3. The market is already overcrowded: come further shocks to the world’s stock markets (an inevitability), watch the venture capital evaporate. Incumbent players looking to second or third round financing, against a backdrop of unproven business models (let alone profit) will shutter or consolidate. Viacom had better be hoping that it can pick up the assets of Joost for a song.
  4. Apple TV and Microsoft Media Center are the first two examples of mainstream PC/TV convergence: but neither has yet created a compelling enough content offer nor low enough price points to give the products a reasonable run at setting the market alight, beyond early adopters. Next gen games consoles from Sony and Microsoft will up the ante by gradually bolstering their IP-delivered VOD offers, but even these may struggle to break through beyond gaming loyalists. Either some boffin will come up with the cheapest and most elegant plug-and-play convergence-enabler – witness what Freeview set-tops did for the U.K. market – or new product categories, such as networked DVD player / recorders or DVRs will hit that magic tipping point of attractive pricing and mainline retail distribution.




Analyst: TV downloads ‘use underhand tactics’

30 07 2007

So says Jupiter Media broadband analyst Mike Fogg, quoted in The Guardian today.

Mr Fogg warns that new U.K. download services such as BBC iPlayer, 4oD and Sky Anytime use [the same Kontiki] software which continues to upload downloaded file fragments in the background, even though the requested piece of content may already have finished downloading. “Many will notice that their internet connections may be running slower, but will not necessarily know why,” the sage of Jupiter adds.

Welcome to the wonderful world of peer-to-peer, Mr Fogg, it’s the way the technology works. You get something and act as partial onward distributor for others who may want the same thing. Slower connection speeds could as attributable to ISPs throttling speeds for heavier users, as it is to the Kontiki app. itself.

The analyst may have a point though when it comes to transparency from the content providers themselves: information on how to turn the Kontiki app. off, however, would be counter-productive as it reduces the available pool of onward distributors.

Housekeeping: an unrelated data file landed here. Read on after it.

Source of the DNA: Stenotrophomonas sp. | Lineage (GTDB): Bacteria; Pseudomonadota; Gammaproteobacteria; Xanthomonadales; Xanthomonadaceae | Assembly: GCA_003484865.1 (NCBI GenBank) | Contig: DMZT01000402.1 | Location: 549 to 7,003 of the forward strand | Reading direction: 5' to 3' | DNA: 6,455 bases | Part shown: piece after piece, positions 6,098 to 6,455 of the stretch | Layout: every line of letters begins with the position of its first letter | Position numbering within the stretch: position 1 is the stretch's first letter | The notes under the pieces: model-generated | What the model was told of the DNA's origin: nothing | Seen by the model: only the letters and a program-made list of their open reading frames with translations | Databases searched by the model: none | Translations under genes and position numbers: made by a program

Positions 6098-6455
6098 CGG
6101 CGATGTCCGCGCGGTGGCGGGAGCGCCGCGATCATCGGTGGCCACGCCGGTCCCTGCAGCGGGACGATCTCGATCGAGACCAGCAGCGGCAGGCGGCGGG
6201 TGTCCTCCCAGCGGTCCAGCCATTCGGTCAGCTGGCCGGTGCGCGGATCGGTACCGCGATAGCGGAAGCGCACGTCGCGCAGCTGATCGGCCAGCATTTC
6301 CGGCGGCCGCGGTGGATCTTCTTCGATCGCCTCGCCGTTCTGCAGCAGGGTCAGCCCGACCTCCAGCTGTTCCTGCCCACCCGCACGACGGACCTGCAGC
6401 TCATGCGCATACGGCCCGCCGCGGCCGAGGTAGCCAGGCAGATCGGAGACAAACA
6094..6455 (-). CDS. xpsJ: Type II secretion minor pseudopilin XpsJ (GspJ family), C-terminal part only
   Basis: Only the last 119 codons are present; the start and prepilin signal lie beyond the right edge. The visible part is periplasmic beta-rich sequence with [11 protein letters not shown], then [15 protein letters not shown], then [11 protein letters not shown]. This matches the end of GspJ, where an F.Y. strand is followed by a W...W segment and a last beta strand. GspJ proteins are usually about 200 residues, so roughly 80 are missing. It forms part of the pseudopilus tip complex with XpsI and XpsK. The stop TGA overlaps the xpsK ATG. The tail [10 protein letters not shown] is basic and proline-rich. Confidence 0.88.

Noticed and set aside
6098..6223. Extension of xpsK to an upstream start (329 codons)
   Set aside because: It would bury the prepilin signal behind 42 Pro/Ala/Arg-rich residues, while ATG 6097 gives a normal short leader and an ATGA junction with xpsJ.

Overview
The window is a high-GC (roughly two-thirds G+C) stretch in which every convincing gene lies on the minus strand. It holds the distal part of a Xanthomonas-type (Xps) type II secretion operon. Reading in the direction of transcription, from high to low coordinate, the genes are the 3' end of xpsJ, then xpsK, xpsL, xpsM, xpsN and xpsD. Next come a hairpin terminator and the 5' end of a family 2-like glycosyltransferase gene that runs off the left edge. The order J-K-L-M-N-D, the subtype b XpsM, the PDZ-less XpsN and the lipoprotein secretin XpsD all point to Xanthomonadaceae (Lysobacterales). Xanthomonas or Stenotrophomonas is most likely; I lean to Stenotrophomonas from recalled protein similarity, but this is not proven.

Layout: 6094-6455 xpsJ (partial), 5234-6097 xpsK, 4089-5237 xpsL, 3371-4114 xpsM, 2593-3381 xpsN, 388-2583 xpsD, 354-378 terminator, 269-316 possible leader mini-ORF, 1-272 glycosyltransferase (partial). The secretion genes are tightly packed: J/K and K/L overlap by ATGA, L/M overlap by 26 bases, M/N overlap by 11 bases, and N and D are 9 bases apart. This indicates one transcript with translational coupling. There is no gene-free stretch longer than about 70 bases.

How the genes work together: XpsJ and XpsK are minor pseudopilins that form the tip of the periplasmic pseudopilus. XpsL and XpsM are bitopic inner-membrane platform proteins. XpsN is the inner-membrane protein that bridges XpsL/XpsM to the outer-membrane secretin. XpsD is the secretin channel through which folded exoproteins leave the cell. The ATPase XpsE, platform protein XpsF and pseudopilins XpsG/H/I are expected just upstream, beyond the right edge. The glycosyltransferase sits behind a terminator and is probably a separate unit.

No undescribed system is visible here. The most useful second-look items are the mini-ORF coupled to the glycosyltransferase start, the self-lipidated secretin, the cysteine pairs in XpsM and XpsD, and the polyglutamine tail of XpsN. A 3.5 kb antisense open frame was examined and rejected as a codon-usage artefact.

But then again, as he also observes: “Other peer-to-peer programs such as Skype and Joost [coincidentally from the same people] – which do not behave in this way – have come from people who understand how the internet works… These guys [BBC, Channel 4, Sky] are broadcasters and don’t necessarily have the same understanding.”

In a not entirely unrelated development, New Media Markets [sorry, subscription only] last week reported that the U.K.’s Virgin Media is to cap connection speeds for heavier users at time of peak demand (4pm-12 midnight) across its entire network, following successful trials earlier this year. A user on a 20 Mbit/sec contract exceeding a 3GB download threshold, for example, would typically have the tap turned down by 5 Mbit / sec. The restriction remains in place for four hours.

Nothing particularly novel about turning the tap up and down, it’s common practice by U.K. ISPs to help manage capacity. What is new is the end of Virgin Media’s truly ‘unlimited’ broadband offer, a U.S.P in the U.K. consumer broadband sector (at least for the price). On balance, p2p traffic figures do bear out that Virgin has a disproportionate number of heavier users vs. other U.K. ISPs. But speaking of transparency, how are Virgin proposing to announce this to customers?